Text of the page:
Finalist, Hilary Weston Writers' Trust Prize for Nonfiction
A deeply affecting portrait of a long partnership and a clear-eyed account of the impact of a serious illness, writing as consolation, and the enduring significance of poetry from one of Canada's most celebrated voices.
When we ran off together in 1978, abandoning our marriages and leaving wreckage in our wake, I was a "promising writer," Patrick had just won the Governor General's Award. I was so happy for him, and I've continued to be every time an honour comes his way, but I knew if I didn't grow, if I remained merely someone who showed potential, we wouldn't last. I swore I wouldn't play the dutiful wife, cheerleader, and muse of the great male writer, and he didn't envision a partner like that. We aspired to flourish together and thrive in words and books and gardens.
When Lorna Crozier and Patrick Lane met at a poetry workshop in 1976, they had no idea that they would go on to write more than forty books between them, balancing their careers with their devotion to each other, and to their beloved cats, for decades. Then, in January 2017, their life together changed unexpectedly when Patrick became seriously ill. Despite tests and the opinions of many specialists, doctors remained baffled. There was no diagnosis and no effective treatment plan. The illness devastated them both.
During this time, Lorna turned to her writing as a way of making sense of her grief and for consolation. She revisited her poems, tracing her own path as a poet along with the evolution of her relationship with Patrick. The result is an intimate and intensely moving memoir about the difficulties and joys of creating a life with someone and the risks and immense rewards of partnership. At once a spirited account of the past and a poignant reckoning with the present, it is, above all, an extraordinary and unforgettable love story.
Told with unflinching honesty and fierce tenderness, Through the Garden is a candid, clear-eyed portrait of a long partnership and an acknowledgement, a tribute, and a gift.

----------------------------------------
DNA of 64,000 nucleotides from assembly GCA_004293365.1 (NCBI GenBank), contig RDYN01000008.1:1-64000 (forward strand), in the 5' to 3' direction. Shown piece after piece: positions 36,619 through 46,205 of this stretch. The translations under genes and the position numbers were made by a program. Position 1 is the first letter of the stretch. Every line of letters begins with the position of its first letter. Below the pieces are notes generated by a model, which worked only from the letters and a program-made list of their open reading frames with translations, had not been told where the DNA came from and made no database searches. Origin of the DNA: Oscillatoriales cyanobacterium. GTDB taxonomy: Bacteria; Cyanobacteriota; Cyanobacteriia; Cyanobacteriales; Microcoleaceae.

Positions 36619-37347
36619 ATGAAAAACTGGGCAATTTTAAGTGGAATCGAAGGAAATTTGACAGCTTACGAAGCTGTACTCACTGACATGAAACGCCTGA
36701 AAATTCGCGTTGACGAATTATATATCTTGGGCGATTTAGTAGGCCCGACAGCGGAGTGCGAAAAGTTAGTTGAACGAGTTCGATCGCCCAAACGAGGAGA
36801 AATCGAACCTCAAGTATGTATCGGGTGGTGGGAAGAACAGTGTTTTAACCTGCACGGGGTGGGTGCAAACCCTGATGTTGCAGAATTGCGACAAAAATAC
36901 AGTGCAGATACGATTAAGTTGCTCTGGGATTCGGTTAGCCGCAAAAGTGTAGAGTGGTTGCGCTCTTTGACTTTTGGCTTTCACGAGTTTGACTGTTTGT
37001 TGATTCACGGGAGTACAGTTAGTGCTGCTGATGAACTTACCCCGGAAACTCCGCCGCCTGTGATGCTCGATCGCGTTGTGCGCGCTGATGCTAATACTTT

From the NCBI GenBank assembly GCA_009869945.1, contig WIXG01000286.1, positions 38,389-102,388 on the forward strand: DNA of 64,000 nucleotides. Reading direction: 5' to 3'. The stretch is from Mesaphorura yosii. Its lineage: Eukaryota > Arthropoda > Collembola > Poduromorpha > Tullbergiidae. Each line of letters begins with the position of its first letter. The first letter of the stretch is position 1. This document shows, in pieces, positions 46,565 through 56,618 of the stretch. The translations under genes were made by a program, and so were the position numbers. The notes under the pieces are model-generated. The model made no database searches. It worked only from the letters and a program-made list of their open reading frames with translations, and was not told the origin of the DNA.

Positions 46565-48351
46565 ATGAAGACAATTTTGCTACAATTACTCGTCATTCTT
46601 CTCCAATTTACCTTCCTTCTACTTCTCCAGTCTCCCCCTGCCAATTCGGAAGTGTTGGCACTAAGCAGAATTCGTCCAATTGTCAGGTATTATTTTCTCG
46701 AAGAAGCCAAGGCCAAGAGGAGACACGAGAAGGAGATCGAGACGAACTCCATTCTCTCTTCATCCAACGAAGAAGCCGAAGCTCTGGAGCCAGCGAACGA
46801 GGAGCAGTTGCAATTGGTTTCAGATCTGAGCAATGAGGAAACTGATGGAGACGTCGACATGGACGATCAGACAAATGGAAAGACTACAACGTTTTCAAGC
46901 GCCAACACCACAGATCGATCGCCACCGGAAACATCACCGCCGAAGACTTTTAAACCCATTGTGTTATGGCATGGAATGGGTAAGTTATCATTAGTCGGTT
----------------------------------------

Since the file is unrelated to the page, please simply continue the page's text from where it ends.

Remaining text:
LORNA CROZIER is the author of the memoir Through the Garden, a finalist for the Hilary Weston Writers' Trust Prize for Nonfiction. She has published eighteen books of poetry, including God of Shadows, What the Soul Doesn't Want, The Wrong Cat, Small Mechanics, The Blue Hour of the Day: Selected Poems, and Whetstone. She is also the author of The Book of Marvels: A Compendium of Everyday Things and the memoir Small Beneath the Sky, which won the Hubert Evans Award for Creative Nonfiction. She won the Governor General's Literary Award for Poetry for Inventing the Hawk and three additional collections were finalists for the Governor General's Literary Award for Poetry. She has received the Canadian Authors Association Award, three Pat Lowther Memorial Awards, the Raymond Souster Award, and the Dorothy Livesay Poetry Prize. She was awarded the BC Lieutenant Governor's Award for Literary Excellence and the George Woodcock Lifetime Achievement Award. She is a Professor Emerita at the University of Victoria and an Officer of the Order of Canada, and she has received five honorary doctorates for her contributions to Canadian literature. Born in Swift Current, Saskatchewan, she now lives in British Columbia.